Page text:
How To Brew Dunkles Weissbier | Homebrew Challenge

by Steve Thanos | Last Updated: August 26, 2020

Dunkles Weissbier is a grainy, bready flavored beer. Dunkle is German for “dark”. There are slight caramel notes along with toasty, bread crust like melanoidin character that the Munich malt imparts on a beer.

Although it has a nice rich color, it does not contain any roasted flavors or aromas.

The hop character is pretty much non-existent. It contains an even balance between bittering and sweetness.

The Shifting of Rights

The Degenberger family originally had exclusive rights to brew Weizenbiers (which is the name of the larger category of German wheat beers). These exclusive rights are congruent to patents in today’s world.

This right or privilege, as the Germans would see it, was then passed on to the Bavarian Dukes. In 1589, Bavarian Duke Maximillian I built the “Hofbräuhaus am Platzl,” which is the current location of the Ducal Weissbier brewery.

The Beer of the People

Due in large part to the improvements of barley malt beers in the 1700s, Weizenbiers’ popularity declined. George Schneider used his own brewery as leverage to release the Weissbier rights to the public.

By 1872, Weizenbiers could be brewed by anyone and the government no longer controlled the production of the beer. These beers were no longer under control of the royals. Weizenbiers popularity rose following World War II. Weizenbiers account for a significant amount of beer sold in Bavaria and Germany overall.

Style Profile for Dunkles Weissbier


Color is light copper to mahogany brown. An extremely thick, long lasting off-white colored head is common for the style. Due to the high protein content, this beer will not be clear.


Low to moderately strong banana esters and clove phenols. Best examples are balanced and fairly prominent. Also, a very light to moderate vanilla character and/or faint bubblegum accentuate the banana flavor.

Bready, doughy grain flavor, along with a rich caramel flavor. Malty richness can be low to medium-high. Roast character is inappropriate. Hop aroma is low to none. Dry finish is also expected.


Medium-light to medium full bodied beer. The texture of the wheat and the yeast in suspension causes the sensation of fluffy, creamy. High carbonation makes the beer rather effervescent.


Very similar to the aroma. Low to moderately strong banana and clove flavor. Faint notes of bubblegum and vanilla may also present itself.

The wheat is bready, doughy, and grainy with a rich caramel toast or bread crust due to caramel malts. Low to no hop flavor with a bitterness that is very low as well. Well-rounded with a dry finish.

Food Pairing

A Dunkles Weissbier can be paired well with German dishes such as pork or sausage. Also pairs well with roasted chicken. The clove phenols also play well with ham.

Dunkles Weissbier also works well with desserts. Banana Cream Pie or Banana Pudding to name a few.

Tips for Brewing your own Dunkles Weissbier


Thanks to German brewing traditions, at least 50% of the grain bill must be wheat. Some versions of the beer are 70% wheat. The remainder of the grist is usually Munich, Vienna, and Pilsner malts.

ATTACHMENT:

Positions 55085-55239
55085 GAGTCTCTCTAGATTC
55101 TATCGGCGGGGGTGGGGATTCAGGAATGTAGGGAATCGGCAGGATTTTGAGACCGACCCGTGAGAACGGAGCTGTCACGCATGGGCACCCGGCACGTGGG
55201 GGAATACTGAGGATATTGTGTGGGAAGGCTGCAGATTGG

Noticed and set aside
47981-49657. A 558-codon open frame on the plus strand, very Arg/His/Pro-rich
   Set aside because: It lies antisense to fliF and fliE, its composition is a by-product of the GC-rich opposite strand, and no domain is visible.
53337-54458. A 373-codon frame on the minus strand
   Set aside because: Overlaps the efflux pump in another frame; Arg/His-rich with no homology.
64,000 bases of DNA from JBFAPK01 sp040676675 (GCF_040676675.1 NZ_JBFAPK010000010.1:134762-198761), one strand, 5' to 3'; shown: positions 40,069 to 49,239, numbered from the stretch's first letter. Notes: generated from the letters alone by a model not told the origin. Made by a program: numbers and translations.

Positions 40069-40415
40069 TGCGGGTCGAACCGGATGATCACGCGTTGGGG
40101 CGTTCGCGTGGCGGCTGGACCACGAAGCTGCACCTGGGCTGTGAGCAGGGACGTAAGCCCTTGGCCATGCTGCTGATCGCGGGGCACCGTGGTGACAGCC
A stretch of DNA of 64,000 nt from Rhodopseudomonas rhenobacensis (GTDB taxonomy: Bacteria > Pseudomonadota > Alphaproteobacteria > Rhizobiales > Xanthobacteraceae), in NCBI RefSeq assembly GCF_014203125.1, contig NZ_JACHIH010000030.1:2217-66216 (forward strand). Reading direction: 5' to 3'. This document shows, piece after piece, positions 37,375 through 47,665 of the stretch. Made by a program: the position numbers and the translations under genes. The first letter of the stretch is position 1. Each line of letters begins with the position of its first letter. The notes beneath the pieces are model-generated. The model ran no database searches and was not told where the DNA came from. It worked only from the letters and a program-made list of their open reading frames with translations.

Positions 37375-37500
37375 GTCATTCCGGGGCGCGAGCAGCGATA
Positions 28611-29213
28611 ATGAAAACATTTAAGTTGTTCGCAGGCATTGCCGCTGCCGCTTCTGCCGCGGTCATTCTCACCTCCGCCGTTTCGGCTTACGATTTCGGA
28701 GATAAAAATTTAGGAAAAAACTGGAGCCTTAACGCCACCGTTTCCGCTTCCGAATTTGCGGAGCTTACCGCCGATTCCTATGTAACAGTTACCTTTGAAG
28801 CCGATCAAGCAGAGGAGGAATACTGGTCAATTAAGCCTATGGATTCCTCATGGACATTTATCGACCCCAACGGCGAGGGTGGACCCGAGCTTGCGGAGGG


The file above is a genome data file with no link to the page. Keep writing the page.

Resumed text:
A small amount of caramel malt (5-10%) adds some color and hints of caramel flavor. Caramunich is traditionally used.

The trick is to use the caramel malts sparingly so not to overpower the beer with caramel aroma and flavor. A small amount of Carafa is also a good way to achieve the desired color for this style. Carafa is a huskless, roasted malt. The lack of a husk means less bitter roasted flavor.


German variety of hops is prudent. Hallertau, Saaz, Tettnenger, Spalt, and Perle are all options. The majority of the hopping is done at the 60 minute mark. Aroma and flavoring hops are minimal if at all; usually under a half ounce for a five gallon batch.


Historically, like most weizen-type beers, dunkelweizen should have been decoction mashed. While a decoction mash might induce more Maillard reactions, the rich malt flavors provided by today’s malts, specifically Munich and Pilsner malts are more than adequate.

A single infusion or step mash works well too. Dunkelweizen has a medium-light to medium-full body. Target a mash temperature range of 152 to 156 °F (67 to 69 °C).

If you are making a lower gravity beer, use the higher end of this temperature range to leave the beer with a bit more body. If you are making a bigger beer, use the lower end of the range to avoid being too full of a body, which can limit the beer’s drinkability. It would be helpful to use rice hulls with such a large amount of wheat malt in the grist.


  • WYeast 3056 Bavarian Wheat Blend – subtle German style wheat beer with complex yet balanced esters and phenolics. 73-77% attenuation 64°F – 74°F(17°C – 23°C) range
  • WYeast 3068 Weihenstephan Weizen – most popular German wheat strain. You can manipulate the ester and phenols in this beer with temperature and pitching rates 73-77% attenuation 64°F – 75°F(17°C – 24°C) range
  • WYeast 3333 German Wheat – Delicate balance of banana esters and clove phenols. Once again manipulation can be achieved; the same as 3068. 70-76% attenuation 63°F – 75°F(17°C – 24°C) range